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Newfoundland born to a family of musicians, Quentin Reddy wrote his first song at age seven and taught himself guitar by age nine. Primed for the stage landing an enviable top two slot on the popular CMT singing competition series ‘Big In A Small Town’, Quentin Reddy feels he is up to the challenge of pursuing his dream in country music.
Now based in Alberta, Canada his music has earned him nominations for Male Vocalist and Fan’s Choice at both the 2012 and 2013 Association of Country Music in Alberta Awards. He has co-written with respected Canadian and Nashville tunesmiths, with his first two singles, “Rest For My Body” and “Beautiful Crazy Life” each spending 15 weeks on the Canadian country charts. The music video for his singles “Closer” and “Beautiful Crazy Life” even aired on CMT Canada. Quentin has toured throughout Canada and the U.S. opening for acts such as Dallas Smith and Chad Brownlee on the Boys of Fall Tour, as well as Tara Oram, Dean Brody, Julian Austin and April Wine.
This Canadian has a raw country style combining country rock with a little bit of folk. From pavement pounding up-tempos to gravelly introspective ballads, this singer/songwriter is one passionate entertainer, and can easily capture the emotions of the audience with the connections he makes while onstage. From ballads about irreplaceable love, to melodies about everyday life and paying the bills, Quentin’s music is refreshingly relatable.
“If I can sit down and tell a story, even if it’s just for myself or my family, that is what has always been important to me,” Quentin said. “It’s that connection with people that I seek out almost every night I go on stage. Sometimes it’s hard in pubs, but I cut through it, and I have those moments of divine-ness.”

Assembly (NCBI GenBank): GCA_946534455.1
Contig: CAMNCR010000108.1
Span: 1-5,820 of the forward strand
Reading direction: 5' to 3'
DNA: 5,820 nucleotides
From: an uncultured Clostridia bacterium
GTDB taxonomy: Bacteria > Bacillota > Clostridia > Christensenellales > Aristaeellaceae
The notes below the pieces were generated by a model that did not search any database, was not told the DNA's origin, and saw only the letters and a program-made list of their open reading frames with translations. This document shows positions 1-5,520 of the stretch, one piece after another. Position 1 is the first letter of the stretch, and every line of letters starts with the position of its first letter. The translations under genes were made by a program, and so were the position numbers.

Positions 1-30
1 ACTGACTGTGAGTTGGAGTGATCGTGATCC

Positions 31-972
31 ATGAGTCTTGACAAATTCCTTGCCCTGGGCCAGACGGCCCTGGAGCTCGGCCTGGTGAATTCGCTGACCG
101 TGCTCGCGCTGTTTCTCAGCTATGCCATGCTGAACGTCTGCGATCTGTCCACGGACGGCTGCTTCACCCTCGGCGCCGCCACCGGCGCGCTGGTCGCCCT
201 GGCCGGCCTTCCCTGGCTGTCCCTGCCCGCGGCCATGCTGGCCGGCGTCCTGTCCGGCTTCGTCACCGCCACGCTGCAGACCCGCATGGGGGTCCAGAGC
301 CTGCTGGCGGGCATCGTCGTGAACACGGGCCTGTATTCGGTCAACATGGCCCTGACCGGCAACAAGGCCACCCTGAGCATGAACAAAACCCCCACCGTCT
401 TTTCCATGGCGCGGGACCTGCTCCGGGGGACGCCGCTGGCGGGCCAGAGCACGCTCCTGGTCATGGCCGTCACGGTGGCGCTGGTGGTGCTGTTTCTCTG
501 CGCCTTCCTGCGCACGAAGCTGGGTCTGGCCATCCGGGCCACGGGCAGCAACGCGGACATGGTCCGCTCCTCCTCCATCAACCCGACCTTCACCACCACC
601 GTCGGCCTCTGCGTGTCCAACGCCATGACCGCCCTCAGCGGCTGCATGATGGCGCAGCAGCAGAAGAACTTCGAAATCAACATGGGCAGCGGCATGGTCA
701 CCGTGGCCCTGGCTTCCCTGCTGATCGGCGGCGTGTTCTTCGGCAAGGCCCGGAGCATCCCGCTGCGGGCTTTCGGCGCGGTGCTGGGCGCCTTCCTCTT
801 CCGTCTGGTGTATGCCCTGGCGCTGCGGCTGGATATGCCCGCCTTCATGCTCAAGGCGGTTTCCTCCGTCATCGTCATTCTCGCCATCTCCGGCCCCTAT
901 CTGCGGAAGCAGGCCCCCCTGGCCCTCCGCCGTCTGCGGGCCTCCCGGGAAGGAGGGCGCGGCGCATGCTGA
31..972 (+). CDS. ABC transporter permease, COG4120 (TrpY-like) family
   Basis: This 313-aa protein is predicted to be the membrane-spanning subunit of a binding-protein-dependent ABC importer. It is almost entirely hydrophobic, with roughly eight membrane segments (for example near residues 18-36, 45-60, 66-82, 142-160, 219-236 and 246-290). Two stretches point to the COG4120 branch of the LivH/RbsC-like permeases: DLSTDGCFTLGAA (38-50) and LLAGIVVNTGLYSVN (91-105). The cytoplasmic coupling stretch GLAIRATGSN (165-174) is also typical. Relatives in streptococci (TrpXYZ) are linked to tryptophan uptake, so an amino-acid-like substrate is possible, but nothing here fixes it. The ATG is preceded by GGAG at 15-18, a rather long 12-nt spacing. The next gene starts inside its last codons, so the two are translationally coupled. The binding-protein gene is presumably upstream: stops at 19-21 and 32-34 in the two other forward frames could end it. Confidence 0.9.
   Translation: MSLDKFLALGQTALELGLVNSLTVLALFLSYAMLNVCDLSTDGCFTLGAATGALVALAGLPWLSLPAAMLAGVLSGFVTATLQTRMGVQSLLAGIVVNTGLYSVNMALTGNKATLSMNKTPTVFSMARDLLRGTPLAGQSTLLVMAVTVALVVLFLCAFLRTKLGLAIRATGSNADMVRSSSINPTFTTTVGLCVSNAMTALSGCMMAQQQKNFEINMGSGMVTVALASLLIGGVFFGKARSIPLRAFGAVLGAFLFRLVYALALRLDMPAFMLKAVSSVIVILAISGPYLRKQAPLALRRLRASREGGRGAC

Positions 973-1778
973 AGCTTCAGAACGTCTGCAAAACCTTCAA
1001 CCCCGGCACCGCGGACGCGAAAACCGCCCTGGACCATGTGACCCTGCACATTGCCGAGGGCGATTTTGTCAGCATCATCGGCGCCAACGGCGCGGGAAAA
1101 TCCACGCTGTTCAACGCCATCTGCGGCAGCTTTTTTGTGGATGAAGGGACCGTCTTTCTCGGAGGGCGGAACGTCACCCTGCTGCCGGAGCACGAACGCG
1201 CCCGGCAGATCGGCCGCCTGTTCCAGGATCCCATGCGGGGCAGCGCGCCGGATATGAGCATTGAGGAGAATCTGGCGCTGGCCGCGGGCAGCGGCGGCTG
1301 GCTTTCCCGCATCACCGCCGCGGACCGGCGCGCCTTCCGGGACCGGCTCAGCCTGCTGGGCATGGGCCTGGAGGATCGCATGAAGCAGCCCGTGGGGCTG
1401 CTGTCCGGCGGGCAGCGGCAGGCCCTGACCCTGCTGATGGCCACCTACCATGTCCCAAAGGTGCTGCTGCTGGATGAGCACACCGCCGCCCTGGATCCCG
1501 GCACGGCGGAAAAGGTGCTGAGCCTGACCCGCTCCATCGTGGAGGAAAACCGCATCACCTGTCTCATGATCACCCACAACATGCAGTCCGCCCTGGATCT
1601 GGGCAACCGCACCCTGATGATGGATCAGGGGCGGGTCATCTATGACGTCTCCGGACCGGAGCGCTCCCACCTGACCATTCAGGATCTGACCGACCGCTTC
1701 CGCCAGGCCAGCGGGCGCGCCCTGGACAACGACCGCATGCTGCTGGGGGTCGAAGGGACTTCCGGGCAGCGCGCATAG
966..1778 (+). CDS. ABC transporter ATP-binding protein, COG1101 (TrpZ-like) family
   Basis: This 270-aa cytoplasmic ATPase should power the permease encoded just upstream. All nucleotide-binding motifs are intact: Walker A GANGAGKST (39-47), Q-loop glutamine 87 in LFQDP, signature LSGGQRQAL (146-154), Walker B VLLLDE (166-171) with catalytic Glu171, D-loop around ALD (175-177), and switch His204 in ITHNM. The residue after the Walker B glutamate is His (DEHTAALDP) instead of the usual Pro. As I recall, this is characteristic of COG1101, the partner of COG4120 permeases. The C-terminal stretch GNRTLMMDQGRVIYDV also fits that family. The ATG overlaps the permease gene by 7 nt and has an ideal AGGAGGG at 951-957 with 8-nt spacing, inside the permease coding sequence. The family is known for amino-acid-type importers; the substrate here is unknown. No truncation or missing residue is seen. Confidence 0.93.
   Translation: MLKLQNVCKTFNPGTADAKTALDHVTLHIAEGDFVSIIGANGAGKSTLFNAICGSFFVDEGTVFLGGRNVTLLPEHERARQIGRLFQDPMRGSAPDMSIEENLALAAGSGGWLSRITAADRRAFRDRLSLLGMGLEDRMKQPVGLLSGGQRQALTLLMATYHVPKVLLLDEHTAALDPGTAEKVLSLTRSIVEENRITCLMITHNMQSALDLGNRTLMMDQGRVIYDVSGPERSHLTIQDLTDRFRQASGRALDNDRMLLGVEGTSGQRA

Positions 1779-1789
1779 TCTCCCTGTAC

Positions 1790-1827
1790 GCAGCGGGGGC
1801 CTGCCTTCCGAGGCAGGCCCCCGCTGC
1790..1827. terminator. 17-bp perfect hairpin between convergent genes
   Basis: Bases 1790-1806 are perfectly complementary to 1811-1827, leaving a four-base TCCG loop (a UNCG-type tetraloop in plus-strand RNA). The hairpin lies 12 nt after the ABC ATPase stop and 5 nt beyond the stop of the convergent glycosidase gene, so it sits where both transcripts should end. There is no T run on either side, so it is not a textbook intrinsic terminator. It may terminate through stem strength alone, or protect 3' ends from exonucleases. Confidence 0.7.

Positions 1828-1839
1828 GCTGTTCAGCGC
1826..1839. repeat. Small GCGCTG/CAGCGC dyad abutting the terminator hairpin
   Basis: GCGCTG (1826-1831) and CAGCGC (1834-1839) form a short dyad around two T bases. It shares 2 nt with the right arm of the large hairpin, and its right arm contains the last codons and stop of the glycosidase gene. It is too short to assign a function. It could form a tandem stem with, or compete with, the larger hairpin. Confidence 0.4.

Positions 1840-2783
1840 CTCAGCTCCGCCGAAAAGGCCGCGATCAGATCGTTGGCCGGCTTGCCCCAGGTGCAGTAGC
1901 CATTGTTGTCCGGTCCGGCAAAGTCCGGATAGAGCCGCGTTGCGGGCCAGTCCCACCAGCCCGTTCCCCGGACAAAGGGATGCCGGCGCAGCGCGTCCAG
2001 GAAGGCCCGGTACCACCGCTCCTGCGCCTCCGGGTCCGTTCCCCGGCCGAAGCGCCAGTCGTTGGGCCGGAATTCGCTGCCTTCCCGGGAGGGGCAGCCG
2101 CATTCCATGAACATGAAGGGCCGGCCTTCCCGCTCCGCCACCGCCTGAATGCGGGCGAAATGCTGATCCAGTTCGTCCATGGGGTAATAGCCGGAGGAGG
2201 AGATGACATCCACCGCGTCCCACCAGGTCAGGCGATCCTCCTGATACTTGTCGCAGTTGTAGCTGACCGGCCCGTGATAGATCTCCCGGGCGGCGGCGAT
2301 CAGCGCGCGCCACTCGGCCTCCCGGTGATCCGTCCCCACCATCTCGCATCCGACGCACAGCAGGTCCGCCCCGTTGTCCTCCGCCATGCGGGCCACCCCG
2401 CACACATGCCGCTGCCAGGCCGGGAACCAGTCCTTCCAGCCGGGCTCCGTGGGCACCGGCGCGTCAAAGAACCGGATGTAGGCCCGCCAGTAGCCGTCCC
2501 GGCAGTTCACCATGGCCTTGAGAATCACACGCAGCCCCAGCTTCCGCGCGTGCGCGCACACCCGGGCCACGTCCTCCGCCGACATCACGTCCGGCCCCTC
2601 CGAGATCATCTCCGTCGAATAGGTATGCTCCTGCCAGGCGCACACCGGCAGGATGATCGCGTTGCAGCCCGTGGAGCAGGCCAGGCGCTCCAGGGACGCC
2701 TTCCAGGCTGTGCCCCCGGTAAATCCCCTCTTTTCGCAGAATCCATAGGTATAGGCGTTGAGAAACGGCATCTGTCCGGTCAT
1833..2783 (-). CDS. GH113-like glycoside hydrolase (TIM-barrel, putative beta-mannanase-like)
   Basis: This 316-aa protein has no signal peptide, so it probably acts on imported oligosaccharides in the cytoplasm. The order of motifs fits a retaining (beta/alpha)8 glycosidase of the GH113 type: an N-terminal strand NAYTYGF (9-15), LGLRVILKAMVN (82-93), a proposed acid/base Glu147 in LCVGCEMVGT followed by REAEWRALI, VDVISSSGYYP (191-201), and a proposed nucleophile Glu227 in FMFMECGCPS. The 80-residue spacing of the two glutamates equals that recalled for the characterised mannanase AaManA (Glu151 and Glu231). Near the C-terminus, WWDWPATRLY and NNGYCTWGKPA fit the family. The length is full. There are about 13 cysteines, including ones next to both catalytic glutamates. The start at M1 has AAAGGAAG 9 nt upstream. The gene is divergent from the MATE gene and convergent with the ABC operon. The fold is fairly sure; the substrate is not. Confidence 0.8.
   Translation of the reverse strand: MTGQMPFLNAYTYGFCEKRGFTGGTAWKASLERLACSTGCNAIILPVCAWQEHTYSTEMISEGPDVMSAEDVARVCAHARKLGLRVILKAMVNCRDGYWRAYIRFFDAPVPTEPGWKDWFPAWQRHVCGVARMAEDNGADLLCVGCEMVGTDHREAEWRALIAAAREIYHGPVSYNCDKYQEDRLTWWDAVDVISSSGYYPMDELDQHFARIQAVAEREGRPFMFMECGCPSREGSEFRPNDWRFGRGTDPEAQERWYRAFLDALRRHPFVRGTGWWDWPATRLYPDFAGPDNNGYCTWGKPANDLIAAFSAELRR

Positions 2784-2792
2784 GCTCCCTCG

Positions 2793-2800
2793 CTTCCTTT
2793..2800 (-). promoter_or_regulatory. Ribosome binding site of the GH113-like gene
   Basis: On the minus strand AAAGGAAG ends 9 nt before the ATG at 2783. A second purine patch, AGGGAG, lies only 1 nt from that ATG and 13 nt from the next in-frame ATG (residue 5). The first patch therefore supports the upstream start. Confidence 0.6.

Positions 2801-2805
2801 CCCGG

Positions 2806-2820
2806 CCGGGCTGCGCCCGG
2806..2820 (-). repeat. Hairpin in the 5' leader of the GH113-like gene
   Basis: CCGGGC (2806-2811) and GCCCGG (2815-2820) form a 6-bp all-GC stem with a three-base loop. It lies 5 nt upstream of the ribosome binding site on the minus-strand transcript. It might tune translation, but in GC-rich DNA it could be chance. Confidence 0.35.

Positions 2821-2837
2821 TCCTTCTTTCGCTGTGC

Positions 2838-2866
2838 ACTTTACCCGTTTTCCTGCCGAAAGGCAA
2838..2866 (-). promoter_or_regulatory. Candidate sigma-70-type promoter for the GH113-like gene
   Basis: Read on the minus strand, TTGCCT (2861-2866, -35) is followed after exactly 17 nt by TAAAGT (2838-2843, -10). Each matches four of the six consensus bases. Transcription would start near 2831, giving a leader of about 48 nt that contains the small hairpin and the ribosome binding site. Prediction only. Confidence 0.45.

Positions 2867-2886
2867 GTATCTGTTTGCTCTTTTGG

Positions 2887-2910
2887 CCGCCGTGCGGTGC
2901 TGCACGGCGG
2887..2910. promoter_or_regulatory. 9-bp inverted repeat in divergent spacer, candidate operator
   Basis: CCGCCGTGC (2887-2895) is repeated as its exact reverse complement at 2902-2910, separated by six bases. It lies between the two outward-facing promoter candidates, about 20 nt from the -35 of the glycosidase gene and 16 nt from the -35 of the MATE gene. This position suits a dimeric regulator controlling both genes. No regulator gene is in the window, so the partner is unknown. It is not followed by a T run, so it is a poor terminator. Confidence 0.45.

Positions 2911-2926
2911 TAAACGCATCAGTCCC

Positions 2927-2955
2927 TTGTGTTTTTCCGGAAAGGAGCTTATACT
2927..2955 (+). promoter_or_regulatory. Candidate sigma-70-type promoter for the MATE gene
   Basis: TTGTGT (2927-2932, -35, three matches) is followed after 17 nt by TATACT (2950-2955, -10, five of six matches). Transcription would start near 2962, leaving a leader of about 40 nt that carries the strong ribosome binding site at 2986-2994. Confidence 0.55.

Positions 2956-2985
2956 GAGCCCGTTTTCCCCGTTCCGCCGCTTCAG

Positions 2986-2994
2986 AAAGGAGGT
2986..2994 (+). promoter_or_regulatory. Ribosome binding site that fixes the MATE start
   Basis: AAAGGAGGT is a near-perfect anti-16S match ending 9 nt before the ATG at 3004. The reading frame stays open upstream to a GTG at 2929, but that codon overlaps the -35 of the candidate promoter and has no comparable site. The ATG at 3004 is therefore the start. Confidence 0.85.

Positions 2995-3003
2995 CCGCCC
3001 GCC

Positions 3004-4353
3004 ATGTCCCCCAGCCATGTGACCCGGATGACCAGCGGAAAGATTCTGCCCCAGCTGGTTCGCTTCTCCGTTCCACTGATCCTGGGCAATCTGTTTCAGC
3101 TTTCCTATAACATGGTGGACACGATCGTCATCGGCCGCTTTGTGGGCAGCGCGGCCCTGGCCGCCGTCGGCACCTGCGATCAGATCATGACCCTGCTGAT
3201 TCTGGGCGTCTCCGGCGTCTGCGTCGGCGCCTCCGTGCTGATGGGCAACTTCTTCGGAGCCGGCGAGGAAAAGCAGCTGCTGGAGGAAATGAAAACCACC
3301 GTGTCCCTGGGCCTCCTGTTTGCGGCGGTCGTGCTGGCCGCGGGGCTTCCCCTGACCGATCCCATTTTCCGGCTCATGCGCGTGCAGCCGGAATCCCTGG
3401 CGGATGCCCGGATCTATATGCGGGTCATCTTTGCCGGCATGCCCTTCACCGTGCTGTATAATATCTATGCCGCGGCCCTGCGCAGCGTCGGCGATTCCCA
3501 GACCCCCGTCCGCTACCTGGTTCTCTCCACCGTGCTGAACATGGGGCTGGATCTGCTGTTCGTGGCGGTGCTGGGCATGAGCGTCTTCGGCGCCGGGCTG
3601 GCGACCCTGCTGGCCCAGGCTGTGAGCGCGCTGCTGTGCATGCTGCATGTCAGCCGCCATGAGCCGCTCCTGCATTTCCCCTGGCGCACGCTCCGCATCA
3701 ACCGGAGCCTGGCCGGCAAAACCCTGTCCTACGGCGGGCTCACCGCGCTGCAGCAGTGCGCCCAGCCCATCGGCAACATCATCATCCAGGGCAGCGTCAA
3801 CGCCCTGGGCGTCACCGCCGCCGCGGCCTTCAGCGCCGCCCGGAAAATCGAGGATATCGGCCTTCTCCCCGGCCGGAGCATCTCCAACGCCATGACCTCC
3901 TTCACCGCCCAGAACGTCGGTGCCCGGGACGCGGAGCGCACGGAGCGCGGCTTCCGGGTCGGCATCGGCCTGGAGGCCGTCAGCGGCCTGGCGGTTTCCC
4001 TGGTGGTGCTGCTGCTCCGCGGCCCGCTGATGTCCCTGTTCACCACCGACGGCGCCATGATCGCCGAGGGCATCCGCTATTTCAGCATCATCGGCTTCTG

While many country stars were introduced to music through church or school, Quentin was musically influenced from day one, growing up in a family full of seasoned musicians.
“I have covered every genre possible, and every artist known to man since I was nine years old and I would still have to say my biggest musical influence is my family, because they were all musicians,” Quentin said. “They were the ones who inspired me to teach myself how to play and sing at a young age when I first started in the art of writing. I have always wanted to be as good as them or better. My family is the thing I am most proud of.”
Quentin’s mother was an exceptional singer, and he grew up in the church choir sitting through the rehearsals and services each week, which had a huge impact on not only his music, but his life. “My grandmother played accordion for community dances and special gatherings at her house,” Quentin said. “I remember Christmas at her house with dozens of people crammed into the kitchen playing guitar and singing for hours and hours. It was kind of an honor to be asked to play a song for them, and I remember the first time I was asked at the age of 11, so I played “Night Moves” by Bob Seager. My whole family was impressed, and that made me feel like all of those hours locked away practicing in my room were starting to pay off.”
Quentin has signed with OnRamp Records for the release of his debut album with award-winning producer Bart McKay behind the board, who was three times awarded Canadian Country Music’s Recording Studio Of The Year, in Saskatoon, Saskatchewan. Other artists McKay has produced include Gord Bamford, Brett Kissel, Aaron Lines and Shane Yellowbird.
Quentin also has a giving and sympathetic spirit, regularly donating his time and talents for many relief and charitable efforts, including the southern Alberta flooding victims, the Canadian Cancer Foundation, as well as performing at the Concert of Hope in Slave Lake to benefit the families and those displaced by the Slave Lake area wildfires, where he shared the bill with musicians such as Charlie Major, Dwight Yoakam, Ashley MacIsaac, Stampeders and Nazareth.